BUFFALO, N.Y. (WIVB) – The Federal Aviation Administration has released its beta test of an online Pilot Records Database designed for air carriers to check the background and training of pilots before they’re hired.
Families of Flight 3407 crash victims and Western New York’s congressional delegation believe this is another step in making the skies safer for the flying public.
“I think the airlines need to know everything about the pilots before they hire them,” said Jennifer West, who lost her husband Ernie West in the 2009 crash in Clarence.
West believes the database is not only long overdue, but critically important.
“I can’t understand how you wouldn’t want to know his background. I mean you check backgrounds for people starting at Walgreens or something. And for someone who’s in charge of all these lives you want to make sure that you have their records,” said West.
Federal investigators determined that the pilot of Colgan Flight 3407 caused the plane to crash because of inflight errors.
Fifty people died, including one man on the ground.
West, along with other Flight 3407 families, traveled to Washington, D.C. many times since the February 2009 tragedy pushing congressional lawmakers to make changes and implement new aviation safety standards.
The Pilot Records Database is part of an airline safety law passed several years ago.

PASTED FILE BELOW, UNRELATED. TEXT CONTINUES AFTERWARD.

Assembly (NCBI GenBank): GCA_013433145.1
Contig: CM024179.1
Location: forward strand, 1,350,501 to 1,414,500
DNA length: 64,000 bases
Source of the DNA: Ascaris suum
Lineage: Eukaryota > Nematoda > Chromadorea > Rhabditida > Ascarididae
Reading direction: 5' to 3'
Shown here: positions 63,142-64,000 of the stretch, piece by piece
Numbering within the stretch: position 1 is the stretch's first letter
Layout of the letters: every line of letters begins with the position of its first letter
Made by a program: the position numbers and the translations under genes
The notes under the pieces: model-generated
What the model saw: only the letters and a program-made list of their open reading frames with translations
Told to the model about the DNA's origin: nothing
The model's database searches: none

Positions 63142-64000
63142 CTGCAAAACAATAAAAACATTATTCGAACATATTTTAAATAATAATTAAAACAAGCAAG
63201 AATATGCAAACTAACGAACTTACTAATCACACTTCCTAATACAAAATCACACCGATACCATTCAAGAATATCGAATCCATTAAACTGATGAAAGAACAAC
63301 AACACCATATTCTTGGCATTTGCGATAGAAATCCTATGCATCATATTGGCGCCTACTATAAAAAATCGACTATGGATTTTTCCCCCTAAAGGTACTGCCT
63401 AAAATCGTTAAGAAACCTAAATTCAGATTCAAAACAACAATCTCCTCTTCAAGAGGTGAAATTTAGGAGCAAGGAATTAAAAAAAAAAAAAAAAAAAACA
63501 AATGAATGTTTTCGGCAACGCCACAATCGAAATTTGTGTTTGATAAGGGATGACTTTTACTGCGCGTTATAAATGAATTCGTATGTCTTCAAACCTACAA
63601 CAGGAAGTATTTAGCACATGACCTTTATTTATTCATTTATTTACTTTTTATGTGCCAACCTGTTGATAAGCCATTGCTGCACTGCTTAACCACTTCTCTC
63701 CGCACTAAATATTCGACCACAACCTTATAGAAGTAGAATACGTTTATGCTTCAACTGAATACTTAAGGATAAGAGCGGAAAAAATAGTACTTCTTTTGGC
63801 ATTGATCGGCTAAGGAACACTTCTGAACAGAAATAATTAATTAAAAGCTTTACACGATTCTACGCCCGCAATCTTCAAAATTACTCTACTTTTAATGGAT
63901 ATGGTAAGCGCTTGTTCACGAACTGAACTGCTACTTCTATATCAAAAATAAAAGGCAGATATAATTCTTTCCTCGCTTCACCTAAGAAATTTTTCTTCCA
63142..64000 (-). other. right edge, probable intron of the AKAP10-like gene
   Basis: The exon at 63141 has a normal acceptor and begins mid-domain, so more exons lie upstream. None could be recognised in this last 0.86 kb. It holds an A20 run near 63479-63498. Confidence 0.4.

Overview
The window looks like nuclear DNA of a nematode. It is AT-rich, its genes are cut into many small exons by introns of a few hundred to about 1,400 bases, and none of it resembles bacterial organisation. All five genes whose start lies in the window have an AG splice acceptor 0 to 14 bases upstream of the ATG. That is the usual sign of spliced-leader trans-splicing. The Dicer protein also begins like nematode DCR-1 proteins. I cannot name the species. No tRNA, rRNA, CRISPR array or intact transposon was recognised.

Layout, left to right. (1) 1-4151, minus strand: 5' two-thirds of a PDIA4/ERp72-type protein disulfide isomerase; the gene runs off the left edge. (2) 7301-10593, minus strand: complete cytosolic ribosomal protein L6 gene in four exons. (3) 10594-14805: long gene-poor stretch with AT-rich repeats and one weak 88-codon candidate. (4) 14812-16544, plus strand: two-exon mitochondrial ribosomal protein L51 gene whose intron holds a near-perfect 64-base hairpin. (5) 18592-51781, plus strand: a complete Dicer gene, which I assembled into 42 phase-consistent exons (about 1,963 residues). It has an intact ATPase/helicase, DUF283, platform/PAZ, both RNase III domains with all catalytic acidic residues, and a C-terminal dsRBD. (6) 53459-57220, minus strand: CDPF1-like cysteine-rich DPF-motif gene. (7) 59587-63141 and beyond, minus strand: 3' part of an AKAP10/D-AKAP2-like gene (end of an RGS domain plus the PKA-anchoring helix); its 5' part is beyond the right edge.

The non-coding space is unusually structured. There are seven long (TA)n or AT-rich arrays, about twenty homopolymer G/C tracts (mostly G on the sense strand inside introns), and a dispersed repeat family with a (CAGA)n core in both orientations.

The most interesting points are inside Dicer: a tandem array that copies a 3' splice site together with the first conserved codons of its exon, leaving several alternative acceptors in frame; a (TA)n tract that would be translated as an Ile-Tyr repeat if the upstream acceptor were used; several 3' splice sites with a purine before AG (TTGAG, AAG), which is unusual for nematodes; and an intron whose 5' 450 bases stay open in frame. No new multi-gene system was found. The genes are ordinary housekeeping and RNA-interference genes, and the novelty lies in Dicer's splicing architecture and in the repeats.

“All of us should now have an increased level of confidence that the pilots in the cockpit are now fully vetted in their experience, in their background, in their “check rides,” in their tests,” said Ken Mellett, whose son Coleman Mellett died in the crash.
The online database will allow air carriers to see information regarding a pilot’s employment history, training and certification.
It’s information that wasn’t easily accessible when Flight 3407 crashed.
“If this database was in place, these people would not be dead,” said Rep. Brian Higgins, D-Buffalo.
Higgins credited the 3407 families for their “tireless” efforts, calling the database a useful tool in recruiting qualified pilots.
“The individual that was put in the cockpit that night had three violations. He expressed to the airline Continental, or actually Colgan, that he only had one problem. Had that been known he would not have been hired,” Higgins told News 4.
Marvin Renslow, pilot of the ill-fated Colgan 3407, failed three federal “check rides,” but he only acknowledged one on his application.
Rep. Chris Collins, R-Clarence, says the new database is a “common-sense resource,” and a sign of significant progress.
“An airline looking to hire a new pilot. They know exactly what the background is on that pilot. His permanent record is there. It’s instantly accessible,” Collins told News 4.
According to the FAA, the records database is being deployed in multiple phases and will utilize a web-based online application that air carriers and operators can access.